As a persona and not a person, Olivia is not the least bit embarrassed about ordering samples of facial hair remover, say, or lingerie catalogues. She doesn't care if every marketer in the country knows how much money she makes and what she does for a living. I enter Olivia's name, e-mail address and other data for the AutoFill feature in my browser, Internet Explorer 4.5 for the Mac. AutoFill is the main reason I switched from Netscape to IE -- you just hit a button and AutoFill plugs your data into online forms, AKA requests for freebies.

Some freebies require a self-addressed stamped envelope to send me coupons or samples. So, I sought out free postage to start with -- and found it at Postage4Free, which gives out envelopes stamped with advertisements as well as stamps. I ordered some, but the envelopes never showed up and I had to buy a book of stamps.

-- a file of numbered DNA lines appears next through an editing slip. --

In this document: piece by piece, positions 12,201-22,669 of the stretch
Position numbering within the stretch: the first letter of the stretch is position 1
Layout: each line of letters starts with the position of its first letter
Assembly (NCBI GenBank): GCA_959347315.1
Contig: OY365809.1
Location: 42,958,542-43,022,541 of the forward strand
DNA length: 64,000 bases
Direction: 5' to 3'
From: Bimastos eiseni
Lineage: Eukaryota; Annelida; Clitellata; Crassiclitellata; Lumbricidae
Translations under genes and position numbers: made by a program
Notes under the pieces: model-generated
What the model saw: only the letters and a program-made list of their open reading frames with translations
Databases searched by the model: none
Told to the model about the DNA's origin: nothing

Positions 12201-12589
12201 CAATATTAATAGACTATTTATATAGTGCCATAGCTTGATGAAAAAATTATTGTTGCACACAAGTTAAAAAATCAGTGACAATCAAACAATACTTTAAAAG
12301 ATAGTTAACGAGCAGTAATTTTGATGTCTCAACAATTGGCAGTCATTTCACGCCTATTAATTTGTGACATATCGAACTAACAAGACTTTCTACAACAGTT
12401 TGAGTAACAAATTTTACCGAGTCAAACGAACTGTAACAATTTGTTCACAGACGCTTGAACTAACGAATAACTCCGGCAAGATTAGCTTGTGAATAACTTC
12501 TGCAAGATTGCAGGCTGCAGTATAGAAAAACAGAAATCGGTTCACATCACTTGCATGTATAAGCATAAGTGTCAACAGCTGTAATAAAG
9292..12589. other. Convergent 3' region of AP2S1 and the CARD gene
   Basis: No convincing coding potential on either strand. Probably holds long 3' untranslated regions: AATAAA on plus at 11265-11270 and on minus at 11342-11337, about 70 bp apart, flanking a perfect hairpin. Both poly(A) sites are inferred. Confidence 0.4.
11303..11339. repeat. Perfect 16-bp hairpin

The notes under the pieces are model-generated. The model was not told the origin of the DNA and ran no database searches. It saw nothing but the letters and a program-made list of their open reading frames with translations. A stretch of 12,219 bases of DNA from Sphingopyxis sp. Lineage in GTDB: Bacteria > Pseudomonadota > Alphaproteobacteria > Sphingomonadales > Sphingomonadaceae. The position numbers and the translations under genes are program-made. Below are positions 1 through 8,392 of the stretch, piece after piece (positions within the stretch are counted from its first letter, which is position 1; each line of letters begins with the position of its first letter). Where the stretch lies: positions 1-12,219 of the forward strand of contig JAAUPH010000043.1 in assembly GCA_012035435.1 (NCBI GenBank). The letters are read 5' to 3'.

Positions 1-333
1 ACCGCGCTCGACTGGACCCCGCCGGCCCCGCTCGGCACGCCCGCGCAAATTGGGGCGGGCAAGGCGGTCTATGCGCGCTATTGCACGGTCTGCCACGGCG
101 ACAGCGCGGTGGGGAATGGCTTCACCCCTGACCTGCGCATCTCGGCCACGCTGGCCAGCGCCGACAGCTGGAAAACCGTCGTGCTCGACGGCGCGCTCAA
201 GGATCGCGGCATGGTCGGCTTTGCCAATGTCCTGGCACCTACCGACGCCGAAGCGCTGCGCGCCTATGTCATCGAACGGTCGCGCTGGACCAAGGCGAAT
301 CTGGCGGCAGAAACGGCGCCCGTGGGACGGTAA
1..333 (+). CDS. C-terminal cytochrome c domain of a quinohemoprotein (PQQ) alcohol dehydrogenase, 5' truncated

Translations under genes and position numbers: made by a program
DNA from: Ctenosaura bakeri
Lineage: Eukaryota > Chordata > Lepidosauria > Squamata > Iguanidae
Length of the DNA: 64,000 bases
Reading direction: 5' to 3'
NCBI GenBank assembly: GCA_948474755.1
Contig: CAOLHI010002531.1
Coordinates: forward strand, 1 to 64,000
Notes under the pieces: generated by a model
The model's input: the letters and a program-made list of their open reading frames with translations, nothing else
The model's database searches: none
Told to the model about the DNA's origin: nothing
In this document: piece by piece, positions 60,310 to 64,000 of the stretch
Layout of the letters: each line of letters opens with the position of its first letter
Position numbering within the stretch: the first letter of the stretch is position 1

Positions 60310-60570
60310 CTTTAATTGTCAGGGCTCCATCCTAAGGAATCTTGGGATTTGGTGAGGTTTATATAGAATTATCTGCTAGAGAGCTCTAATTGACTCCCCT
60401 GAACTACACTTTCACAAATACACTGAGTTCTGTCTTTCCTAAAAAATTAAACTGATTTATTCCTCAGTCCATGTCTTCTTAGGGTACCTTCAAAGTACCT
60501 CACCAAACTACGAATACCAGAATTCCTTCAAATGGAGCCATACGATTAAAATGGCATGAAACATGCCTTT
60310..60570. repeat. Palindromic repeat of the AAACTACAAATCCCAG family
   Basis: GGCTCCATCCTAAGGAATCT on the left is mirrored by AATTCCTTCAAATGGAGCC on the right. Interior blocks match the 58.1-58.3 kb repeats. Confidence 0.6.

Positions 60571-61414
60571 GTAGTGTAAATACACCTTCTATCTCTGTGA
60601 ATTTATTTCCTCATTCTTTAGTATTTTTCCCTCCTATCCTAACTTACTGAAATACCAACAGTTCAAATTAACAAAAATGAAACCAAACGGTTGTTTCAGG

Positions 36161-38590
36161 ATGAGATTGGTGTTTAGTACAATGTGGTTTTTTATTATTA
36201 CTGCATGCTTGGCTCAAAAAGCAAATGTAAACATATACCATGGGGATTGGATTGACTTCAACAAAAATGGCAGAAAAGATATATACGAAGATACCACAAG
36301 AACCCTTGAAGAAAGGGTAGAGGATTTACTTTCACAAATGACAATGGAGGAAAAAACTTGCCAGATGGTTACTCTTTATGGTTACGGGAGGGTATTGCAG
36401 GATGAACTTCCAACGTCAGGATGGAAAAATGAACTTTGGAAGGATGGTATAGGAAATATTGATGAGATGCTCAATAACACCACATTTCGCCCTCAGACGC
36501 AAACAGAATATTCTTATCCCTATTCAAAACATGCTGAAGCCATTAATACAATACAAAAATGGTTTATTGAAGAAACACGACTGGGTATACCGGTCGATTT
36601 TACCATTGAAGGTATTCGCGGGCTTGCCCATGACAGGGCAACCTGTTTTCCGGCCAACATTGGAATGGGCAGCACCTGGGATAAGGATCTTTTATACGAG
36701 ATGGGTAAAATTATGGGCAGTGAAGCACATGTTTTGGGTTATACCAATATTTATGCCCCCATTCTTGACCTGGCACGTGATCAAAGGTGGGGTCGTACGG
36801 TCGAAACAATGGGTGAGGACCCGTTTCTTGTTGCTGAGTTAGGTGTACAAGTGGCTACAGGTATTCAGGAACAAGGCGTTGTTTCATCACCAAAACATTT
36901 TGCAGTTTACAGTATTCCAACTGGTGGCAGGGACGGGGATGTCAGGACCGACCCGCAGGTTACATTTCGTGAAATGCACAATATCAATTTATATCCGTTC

To get into the spirit of the chase, I started my freebie pursuit at LuckySurf, a lottery-like site, where you get a free chance to win $1 million by picking seven numbers. I close my eyes for true randomness and click seven times. Then, because I have to click on an ad banner to "validate" my numbers, I click on the MyPoints ad.

MyPoints is like frequent flier miles for surfing; it awards points for buying stuff and reading special offers online. I'm aiming for a worthwhile prize: a free box of chocolates. After a half-hour of filling out the MyPoints survey -- What is the birth year and gender of each of my children under 18? How many people does my company employ? How many round-trip flights I have taken in the last 12 months? -- I have 150 points. I need 500 for the chocolates. But wait, the fine print tells me that new MyPoints members need to accumulate 1,000 points before redeeming any prizes. Argh. Time to seek out some less costly freebies.